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Alpinist Magazine to Suspend Operations


Submitted by epoch on 2008-10-20

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by Jay unknown


Jackson, Wyoming — October 16, 2008 — Alpinist LLC, which publishes the climbing magazine Alpinist, runs the website www.alpinist.com and produces The Alpinist Film Festival, announced today that the October 2008 financial crisis has forced them to suspend operations.

Founded in 2002 by Marc Ewing and Christian Beckwith, Alpinist began in Jackson Hole, Wyoming, as an archival-quality publication dedicated to world alpinism and adventure climbing. The quarterly quickly gained a reputation for both superior writing and beautiful photography; by 2004, Italian climbing legend Reinhold Messner called it, "The best climbing magazine in the world today." Alpinist went on to win numerous awards; in March 2005 it was featured in a seven-page article in Outside Magazine ("The Purists") that explored its impact on American climbing.

Alpinist's website, www.alpinist.com, attracted more than 50,000 unique visitors per month. Breaking news, weekly features, video, and desktop wallpaper images were complemented by reader's blogs and gear reviews, creating a site that thousands of climbers turned to daily for both information and entertainment.

In 2004, Beckwith founded The Barry Corbet Film Festival in honor of cinematographer and adventure legend Barry Corbet. In 2005, the event was folded into Alpinist LLC as The Alpinist Film Festival (AFF). By 2008, the AFF, held each winter in Jackson, had grown to a four-day annual event that attracted more than 3,000 people each year. In 2008, the AFF began touring; events in Bend, OR; Bozeman, MT; and Boulder, CO, exported signature elements of the master festival, such as cocktail hours and live DJs, to create a fun gathering for adventure communities across the West.

"We're extremely proud of what we've been able to accomplish in the six and a half years since we started," said Publisher Ewing from his home in Chicago. "There hasn't been a publication like Alpinist since Ascent"—the iconic climbing publication that emerged from the 1960s to inspire a generation of climbers—"and our readers have been our lifeblood. We owe them everything."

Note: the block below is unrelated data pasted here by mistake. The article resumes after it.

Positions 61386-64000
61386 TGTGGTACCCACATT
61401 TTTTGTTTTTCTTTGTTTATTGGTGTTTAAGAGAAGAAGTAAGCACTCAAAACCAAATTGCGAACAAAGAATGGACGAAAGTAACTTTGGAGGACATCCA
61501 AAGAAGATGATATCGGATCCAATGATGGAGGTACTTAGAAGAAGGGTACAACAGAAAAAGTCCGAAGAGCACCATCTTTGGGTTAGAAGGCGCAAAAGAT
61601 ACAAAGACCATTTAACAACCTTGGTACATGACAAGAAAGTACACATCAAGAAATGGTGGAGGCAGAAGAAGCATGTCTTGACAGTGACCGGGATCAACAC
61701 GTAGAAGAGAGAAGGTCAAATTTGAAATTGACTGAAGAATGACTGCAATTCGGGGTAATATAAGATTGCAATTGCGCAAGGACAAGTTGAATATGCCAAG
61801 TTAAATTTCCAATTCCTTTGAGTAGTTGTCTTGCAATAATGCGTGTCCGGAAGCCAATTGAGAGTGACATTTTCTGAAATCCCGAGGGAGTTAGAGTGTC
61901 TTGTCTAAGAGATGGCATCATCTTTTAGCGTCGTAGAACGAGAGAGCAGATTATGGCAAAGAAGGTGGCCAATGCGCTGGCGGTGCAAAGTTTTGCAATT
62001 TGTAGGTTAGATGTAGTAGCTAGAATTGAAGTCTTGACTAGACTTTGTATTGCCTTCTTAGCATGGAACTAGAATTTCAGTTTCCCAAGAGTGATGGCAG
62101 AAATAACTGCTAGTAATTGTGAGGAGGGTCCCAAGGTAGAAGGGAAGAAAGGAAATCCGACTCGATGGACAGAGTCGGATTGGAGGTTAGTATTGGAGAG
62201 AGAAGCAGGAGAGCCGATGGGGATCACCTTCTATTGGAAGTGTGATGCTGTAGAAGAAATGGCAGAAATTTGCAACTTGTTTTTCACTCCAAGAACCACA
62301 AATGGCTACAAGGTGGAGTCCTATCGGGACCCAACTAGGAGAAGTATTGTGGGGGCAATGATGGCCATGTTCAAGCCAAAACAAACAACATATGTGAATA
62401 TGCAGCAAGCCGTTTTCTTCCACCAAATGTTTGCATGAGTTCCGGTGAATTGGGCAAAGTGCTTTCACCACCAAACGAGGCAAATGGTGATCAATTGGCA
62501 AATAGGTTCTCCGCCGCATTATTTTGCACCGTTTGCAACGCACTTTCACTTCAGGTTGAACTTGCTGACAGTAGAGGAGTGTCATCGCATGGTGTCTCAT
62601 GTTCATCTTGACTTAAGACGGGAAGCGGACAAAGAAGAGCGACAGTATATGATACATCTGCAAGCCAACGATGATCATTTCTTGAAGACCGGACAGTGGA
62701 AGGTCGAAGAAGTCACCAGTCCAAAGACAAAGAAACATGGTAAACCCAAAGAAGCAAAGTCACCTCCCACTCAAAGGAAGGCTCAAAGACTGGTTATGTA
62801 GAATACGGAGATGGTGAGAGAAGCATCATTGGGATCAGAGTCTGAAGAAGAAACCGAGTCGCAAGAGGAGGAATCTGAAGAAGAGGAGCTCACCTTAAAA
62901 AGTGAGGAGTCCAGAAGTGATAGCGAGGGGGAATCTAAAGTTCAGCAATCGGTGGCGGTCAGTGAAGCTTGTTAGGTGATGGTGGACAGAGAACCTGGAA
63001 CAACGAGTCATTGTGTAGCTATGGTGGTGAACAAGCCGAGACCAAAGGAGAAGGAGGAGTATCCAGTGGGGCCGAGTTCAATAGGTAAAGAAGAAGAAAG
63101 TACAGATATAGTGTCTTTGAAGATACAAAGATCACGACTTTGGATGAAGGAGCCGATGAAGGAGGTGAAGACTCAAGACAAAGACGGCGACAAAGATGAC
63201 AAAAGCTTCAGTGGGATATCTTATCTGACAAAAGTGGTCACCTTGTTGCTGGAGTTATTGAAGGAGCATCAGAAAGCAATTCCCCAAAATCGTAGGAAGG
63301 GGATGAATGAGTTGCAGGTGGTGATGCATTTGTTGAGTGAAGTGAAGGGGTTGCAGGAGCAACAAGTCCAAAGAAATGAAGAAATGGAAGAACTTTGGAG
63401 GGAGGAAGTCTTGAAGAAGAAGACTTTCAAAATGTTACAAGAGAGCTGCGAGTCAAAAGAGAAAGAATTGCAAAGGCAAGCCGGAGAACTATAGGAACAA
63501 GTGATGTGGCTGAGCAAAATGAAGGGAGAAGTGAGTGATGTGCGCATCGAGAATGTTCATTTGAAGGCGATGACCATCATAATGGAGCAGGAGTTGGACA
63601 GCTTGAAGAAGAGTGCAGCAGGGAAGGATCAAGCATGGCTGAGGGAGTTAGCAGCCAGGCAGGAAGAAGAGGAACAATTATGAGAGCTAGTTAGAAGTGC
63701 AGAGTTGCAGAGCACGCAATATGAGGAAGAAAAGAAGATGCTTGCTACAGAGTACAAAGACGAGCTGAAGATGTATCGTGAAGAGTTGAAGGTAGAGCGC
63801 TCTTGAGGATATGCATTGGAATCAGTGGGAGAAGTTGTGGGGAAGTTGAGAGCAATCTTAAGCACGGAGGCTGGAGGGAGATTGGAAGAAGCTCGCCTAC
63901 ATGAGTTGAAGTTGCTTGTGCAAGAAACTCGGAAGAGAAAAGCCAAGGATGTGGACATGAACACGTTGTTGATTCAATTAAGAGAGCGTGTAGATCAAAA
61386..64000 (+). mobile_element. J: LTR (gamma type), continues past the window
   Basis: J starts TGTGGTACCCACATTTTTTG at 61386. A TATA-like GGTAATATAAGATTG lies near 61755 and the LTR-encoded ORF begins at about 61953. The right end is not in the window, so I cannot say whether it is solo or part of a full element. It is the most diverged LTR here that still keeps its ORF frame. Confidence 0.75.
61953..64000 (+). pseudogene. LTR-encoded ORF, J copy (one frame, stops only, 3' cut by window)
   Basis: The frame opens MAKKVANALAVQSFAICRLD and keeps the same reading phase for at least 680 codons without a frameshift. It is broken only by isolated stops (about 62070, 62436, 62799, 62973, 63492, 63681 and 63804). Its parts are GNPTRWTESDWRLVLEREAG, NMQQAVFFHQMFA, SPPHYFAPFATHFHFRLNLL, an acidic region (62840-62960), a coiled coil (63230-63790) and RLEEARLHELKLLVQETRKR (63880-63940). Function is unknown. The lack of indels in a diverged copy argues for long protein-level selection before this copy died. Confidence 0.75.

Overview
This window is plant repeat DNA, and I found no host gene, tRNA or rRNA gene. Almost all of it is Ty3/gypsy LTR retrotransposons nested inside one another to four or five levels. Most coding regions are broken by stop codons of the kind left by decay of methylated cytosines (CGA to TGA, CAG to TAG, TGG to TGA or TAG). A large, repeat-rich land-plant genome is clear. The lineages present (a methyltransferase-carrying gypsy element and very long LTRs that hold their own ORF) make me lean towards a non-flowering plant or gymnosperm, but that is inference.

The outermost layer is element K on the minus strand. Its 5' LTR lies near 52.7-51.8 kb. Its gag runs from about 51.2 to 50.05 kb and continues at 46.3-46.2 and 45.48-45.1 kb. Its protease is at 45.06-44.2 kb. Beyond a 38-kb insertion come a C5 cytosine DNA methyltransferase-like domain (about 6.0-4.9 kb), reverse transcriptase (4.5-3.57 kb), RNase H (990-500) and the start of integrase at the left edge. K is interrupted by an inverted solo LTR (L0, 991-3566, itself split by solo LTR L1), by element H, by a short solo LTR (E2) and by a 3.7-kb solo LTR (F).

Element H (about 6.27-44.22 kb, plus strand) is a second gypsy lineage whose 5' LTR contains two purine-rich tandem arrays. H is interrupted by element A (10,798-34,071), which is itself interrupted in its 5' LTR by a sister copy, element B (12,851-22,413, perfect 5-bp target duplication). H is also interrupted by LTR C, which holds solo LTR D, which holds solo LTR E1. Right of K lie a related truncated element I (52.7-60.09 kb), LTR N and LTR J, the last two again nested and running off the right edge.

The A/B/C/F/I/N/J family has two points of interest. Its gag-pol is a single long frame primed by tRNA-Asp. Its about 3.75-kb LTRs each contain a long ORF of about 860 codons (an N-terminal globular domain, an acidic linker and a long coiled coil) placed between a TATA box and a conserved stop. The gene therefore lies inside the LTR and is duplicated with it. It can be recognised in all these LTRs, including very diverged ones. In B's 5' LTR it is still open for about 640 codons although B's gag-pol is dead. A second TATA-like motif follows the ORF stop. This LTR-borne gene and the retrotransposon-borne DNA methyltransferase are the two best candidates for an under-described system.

"It's incredibly sad to close after working so hard for so many years," said Editor-in-Chief Christian Beckwith. "That being said, I'm deeply proud of our team for putting out twenty-five great issues, the film festival has been a blast, and I'm honored to have shared all this work and creation with our community. I'll always look back on Alpinist with joy."

Exploration of the options for the various Alpinist businesses are underway. Details will be made available on www.alpinist.com when they are finalized.

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18 Comments CommentAdd a Comment

 josephgdawson
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 2008-10-21
I'll miss the editor's tirades about global warming and how it is man made. I found it so crass that he would use a climbing mag to air his political beliefs I quit buying it.

Amusing that they blame going out of business on the credit crisis...I wonder how other businesses can keep operating.
 michaelj2
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 2008-10-21
What are you a flat earther? It's called science. But if candidates for high office can believe in creationism, I guess you're entitled to your opinion, no matter how ignorant.
 m_hurley
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 2008-10-21
Science? "Science (from the Latin scientia, meaning "knowledge" or "knowing") is the effort to discover, and increase human understanding of how the physical world works."(1)